Nicole Russell wrote astutely about the semi-visible apathy of society vis-à-vis male job mortality, stating that of the #1 most dangerous profession—logging—all the way to #20—mining—men make up anywhere from 85 to 99% of the laborers—and thus deaths. She goes on to briefly explore the motivation of men to fill these occupations—with a little help from Jordan Peterson—as well as the motivation of feminism not to care that overall, men are at risk while women work in more secure, protected environments. Is it accurate to regard women as human and men as lesser forms of life when we let men perform these labors for us at their potential peril, sometimes dying, leaving us with a gender workplace gap the size of the Grand Canyon?
Statista covered 15 years of this gender gap, with male deaths ranging from 4,216 to 5,396—a difference of over a thousand in three years. Female deaths, meanwhile, ranged from 319 to 446. But if we are losing men on the job at such a clip compared to their female counterparts, and if the all-revered force of justice and human rights we call feminism is so interested in gender equality as they claim, why do its activists not seem to speak up on this subject? If they agree, and are concerned with the health and lives of men at large, where are the feminists pushing for stronger security? Stricter supervision? More preventative labor precautions? Why is the statistic of 93% male workplace deaths obscured from mainstream view?
It bears mentioning that through all of this, however, in relation, we do continue hearing fantastical tales bandied about of the feministic holy grail. The myth that refuses to die: the wage gap. Indeed, while content to pursue their less lucrative gender studies degrees, while ostensibly satisfied with fewer total hours worked, less participation in STEM, less desire or need felt to ask for higher salaries, and certainly less inclination to work in perilous professions or those seen as dirty and disdainful—ditch-digging, refuse collection, landscaping—feminists see fit nonetheless to berate the system and patriarchy, for not financially overcompensating the female population.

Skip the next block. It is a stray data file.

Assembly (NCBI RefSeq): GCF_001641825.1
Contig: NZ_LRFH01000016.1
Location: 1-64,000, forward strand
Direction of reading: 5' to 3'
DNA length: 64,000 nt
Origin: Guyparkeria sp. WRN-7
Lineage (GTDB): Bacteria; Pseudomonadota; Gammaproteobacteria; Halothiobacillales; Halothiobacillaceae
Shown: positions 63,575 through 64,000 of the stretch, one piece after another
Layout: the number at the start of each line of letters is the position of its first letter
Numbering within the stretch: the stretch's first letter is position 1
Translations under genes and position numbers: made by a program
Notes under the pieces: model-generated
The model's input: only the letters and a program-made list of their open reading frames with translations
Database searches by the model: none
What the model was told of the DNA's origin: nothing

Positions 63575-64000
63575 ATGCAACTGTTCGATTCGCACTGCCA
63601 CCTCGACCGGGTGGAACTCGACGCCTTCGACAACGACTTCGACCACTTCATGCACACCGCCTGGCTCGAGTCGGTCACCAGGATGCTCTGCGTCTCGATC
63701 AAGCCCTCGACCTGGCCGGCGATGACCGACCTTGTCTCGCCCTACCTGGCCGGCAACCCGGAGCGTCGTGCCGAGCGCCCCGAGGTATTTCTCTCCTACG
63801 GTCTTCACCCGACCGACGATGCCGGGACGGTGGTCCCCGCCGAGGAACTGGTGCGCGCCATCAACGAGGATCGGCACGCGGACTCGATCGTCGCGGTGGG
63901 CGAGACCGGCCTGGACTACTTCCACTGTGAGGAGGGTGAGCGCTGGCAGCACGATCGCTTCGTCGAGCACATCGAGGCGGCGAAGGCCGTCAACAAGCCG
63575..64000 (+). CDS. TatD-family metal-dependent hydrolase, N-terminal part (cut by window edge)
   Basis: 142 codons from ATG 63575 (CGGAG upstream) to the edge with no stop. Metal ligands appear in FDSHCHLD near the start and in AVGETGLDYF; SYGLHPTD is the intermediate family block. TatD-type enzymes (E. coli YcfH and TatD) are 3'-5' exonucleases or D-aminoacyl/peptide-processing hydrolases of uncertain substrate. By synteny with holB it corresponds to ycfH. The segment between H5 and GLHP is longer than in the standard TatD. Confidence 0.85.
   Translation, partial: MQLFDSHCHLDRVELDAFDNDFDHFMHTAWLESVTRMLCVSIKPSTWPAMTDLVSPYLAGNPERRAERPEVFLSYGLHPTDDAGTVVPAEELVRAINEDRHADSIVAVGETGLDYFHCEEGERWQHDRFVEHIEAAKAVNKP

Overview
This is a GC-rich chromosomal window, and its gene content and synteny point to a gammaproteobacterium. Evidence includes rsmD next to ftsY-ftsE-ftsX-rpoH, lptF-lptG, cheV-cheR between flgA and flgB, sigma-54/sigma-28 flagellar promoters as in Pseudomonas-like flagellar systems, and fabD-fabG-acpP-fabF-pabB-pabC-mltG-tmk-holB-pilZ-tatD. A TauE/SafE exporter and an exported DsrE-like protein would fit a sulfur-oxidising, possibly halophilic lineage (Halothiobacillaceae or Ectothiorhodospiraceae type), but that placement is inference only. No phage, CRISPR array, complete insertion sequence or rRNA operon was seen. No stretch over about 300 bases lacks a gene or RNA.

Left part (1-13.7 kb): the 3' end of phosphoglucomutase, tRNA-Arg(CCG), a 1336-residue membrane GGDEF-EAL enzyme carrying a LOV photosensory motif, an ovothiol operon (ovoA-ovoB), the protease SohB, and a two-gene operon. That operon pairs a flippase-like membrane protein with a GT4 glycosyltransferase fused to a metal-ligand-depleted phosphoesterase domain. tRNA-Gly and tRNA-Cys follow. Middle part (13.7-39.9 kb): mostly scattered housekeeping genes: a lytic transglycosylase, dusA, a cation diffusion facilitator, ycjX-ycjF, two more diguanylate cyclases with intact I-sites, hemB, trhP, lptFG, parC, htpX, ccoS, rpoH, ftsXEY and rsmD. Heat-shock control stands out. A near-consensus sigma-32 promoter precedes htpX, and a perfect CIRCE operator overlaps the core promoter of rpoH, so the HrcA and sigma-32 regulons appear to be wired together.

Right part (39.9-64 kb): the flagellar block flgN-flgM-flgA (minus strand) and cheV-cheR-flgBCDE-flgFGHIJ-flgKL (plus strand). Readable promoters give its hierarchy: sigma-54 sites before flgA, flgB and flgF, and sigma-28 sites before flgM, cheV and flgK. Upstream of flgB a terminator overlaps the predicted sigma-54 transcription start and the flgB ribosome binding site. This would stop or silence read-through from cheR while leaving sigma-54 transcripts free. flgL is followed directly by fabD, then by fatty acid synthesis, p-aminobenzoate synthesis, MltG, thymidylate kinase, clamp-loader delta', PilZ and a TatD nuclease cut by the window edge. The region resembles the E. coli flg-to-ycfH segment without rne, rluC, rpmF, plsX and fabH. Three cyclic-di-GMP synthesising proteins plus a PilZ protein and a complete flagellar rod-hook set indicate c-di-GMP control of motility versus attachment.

It has been argued by feminists that the presence of more women in dangerous careers would result in said careers being made safer. This argument is based in the supposition or stereotype that women, overall, are more sensible about safety. And while there may be something to this, the fact remains that feminists are simply not pushing for women to enter such perilous fields—which shows itself as merely another feminist strategy to maintain the gynocentric status quo.
But will more women enter the precarious, higher-waged corner of the career world, into the 2020s and future beyond? In all likelihood, doubtful. Not because women are unfit for the jobs, or because they are too cowardly, but because their innate biology and femininity discourages it. Masculinity lies of course in men’s innate nature, remaining a worthy motive for them to continue assuming hard manual labor. They’re dirty jobs, but someone has to do them. And while it should go without saying that no one wants more women to die on the job, if we view men as human beings of equal value, should we not wish to safeguard their lives as well? Should we not be concerned with saving and preserving all the lives we possibly can, regardless to whom they belong? Perhaps it all boils down to this—
Do we as a society see men as equally valuable laborers?
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This article has been modified since being published. An early draft, rather than the final draft, was published due to a clerical error -Ed